Not to mention, the Raiders defense ranks towards the bottom in most categories. Therefore, Oakland needs to run the ball so their defense stays off the field.
Start the Carr
Derek Carr is for sure the best quarterback in this game. He may just be the best player on the entire field.
All of this MVP talk is warranted. He’s thrown 17 touchdowns and 3 interceptions with a 66 percent completion rate. Not to mention, every Raiders fan has seen Carr lead momentous drives versus the Saints, Buccaneers, Ravens, and every other win.
Carr will need to get the offense started again. He needs a breakout game under the prime lights. That does not necessarily mean he needs to throw for 50 times like he did versus Tampa Bay. However, he needs to throw curcial big plays. He needs to keep drives alive by hitting the check downs. He needs to keep his feet accurate on routine passes and screens. He may also need to scramble for a necessary gain.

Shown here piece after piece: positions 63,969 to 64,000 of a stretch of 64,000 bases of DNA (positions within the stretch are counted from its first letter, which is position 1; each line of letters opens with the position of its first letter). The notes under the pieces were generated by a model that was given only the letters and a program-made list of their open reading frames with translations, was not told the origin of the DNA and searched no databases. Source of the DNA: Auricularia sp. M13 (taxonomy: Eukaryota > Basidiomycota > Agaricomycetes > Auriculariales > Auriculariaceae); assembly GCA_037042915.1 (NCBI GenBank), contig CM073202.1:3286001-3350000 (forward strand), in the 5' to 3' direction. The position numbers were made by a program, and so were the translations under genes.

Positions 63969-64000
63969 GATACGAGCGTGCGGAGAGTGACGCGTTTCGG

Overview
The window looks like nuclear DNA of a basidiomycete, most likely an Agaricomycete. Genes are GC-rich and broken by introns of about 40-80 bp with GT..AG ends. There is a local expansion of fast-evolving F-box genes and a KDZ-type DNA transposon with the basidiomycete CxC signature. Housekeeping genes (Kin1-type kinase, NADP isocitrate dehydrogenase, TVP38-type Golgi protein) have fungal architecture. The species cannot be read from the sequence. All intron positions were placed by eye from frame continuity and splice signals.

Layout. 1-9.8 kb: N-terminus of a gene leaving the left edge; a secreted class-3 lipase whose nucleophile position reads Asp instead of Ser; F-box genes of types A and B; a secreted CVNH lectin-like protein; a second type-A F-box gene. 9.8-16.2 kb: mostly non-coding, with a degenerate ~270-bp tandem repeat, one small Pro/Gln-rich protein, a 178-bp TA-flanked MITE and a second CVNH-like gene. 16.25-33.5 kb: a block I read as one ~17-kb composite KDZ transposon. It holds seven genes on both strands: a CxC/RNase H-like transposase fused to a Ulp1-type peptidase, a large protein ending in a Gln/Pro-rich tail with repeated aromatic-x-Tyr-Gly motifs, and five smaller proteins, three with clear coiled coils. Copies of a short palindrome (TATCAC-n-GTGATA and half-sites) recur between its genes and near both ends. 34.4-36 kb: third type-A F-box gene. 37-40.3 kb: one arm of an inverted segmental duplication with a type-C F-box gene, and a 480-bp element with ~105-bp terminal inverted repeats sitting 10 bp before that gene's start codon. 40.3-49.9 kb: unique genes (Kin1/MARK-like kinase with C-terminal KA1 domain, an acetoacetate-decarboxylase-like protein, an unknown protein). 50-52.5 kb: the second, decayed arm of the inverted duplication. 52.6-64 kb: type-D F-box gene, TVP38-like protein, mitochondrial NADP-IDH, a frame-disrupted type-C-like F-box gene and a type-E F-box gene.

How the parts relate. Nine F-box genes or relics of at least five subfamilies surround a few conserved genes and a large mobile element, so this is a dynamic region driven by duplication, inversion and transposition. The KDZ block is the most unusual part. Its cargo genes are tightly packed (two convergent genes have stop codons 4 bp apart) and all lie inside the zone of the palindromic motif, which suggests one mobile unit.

Basically, Derek Carr needs to continue his growth as a franchise quarterback versus the Broncos.
Oakland has a top five offense and a bottom five defense. The only way they’ve been able to win games is by creating turnovers.
Last season, neither team scored more than twenty points in either game. Therefore, defense will be critical again.
The Broncos will be without C.J. Anderson. Hence, the Raiders should improve at stopping the run.
That means the Broncos are going to gamble more on longer second and third downs. This translates to more pass rushing opportunities for Bruce Irvin and Khalil Mack. It should result for more picks via the secondary.
Ultimately, we know the Broncos can create turnovers. We know their defense is No. 1 against the pass. Can the Raiders hold their own by creating turnovers at home?
P.S. The Raiders are leading the league in penalties by a lot. They’ve been able to win in spite of that. Can the Raiders keep it up? Or will those yards and points left on the field hurt Oakland?